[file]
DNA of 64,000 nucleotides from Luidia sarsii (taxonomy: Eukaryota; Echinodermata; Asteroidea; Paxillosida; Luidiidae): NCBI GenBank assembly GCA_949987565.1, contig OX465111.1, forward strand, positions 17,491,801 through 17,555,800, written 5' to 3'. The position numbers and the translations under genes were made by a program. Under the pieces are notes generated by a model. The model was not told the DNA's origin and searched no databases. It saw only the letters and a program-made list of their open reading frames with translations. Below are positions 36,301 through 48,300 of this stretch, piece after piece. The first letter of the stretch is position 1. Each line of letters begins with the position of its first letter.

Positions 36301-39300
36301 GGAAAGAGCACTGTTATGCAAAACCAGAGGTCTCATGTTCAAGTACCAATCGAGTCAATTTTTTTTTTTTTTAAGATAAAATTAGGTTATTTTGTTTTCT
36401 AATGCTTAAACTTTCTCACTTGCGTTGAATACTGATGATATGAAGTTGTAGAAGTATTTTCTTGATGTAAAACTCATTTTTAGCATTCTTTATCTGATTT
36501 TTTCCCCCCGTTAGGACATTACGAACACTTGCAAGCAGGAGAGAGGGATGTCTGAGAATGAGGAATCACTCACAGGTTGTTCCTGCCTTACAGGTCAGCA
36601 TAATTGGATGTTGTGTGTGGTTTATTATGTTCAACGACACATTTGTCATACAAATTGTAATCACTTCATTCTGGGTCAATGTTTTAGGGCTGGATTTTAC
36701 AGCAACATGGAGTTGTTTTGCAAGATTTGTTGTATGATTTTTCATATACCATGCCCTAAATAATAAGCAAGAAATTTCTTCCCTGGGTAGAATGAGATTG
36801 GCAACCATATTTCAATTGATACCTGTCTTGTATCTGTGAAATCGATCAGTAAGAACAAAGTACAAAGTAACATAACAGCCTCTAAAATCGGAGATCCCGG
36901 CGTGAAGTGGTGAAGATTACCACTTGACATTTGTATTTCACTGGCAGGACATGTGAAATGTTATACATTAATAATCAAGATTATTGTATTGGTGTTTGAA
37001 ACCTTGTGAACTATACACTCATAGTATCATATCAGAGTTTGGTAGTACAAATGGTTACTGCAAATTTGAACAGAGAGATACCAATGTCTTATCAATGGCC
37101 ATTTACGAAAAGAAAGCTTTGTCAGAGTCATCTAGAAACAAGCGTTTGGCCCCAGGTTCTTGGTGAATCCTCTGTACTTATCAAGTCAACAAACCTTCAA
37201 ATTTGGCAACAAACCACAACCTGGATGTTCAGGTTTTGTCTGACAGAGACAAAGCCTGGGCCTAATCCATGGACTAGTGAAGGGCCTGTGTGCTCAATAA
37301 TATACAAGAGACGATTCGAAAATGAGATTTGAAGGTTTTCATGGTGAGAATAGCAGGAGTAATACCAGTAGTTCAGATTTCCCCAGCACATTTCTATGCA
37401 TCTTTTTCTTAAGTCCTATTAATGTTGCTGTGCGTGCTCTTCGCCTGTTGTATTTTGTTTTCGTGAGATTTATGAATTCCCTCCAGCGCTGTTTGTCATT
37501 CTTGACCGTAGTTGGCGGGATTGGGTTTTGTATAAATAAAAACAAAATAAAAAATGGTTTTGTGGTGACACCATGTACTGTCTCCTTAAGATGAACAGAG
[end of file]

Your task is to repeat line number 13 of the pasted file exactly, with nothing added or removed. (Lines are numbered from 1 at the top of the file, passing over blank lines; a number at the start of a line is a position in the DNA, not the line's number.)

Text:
37301 TATACAAGAGACGATTCGAAAATGAGATTTGAAGGTTTTCATGGTGAGAATAGCAGGAGTAATACCAGTAGTTCAGATTTCCCCAGCACATTTCTATGCA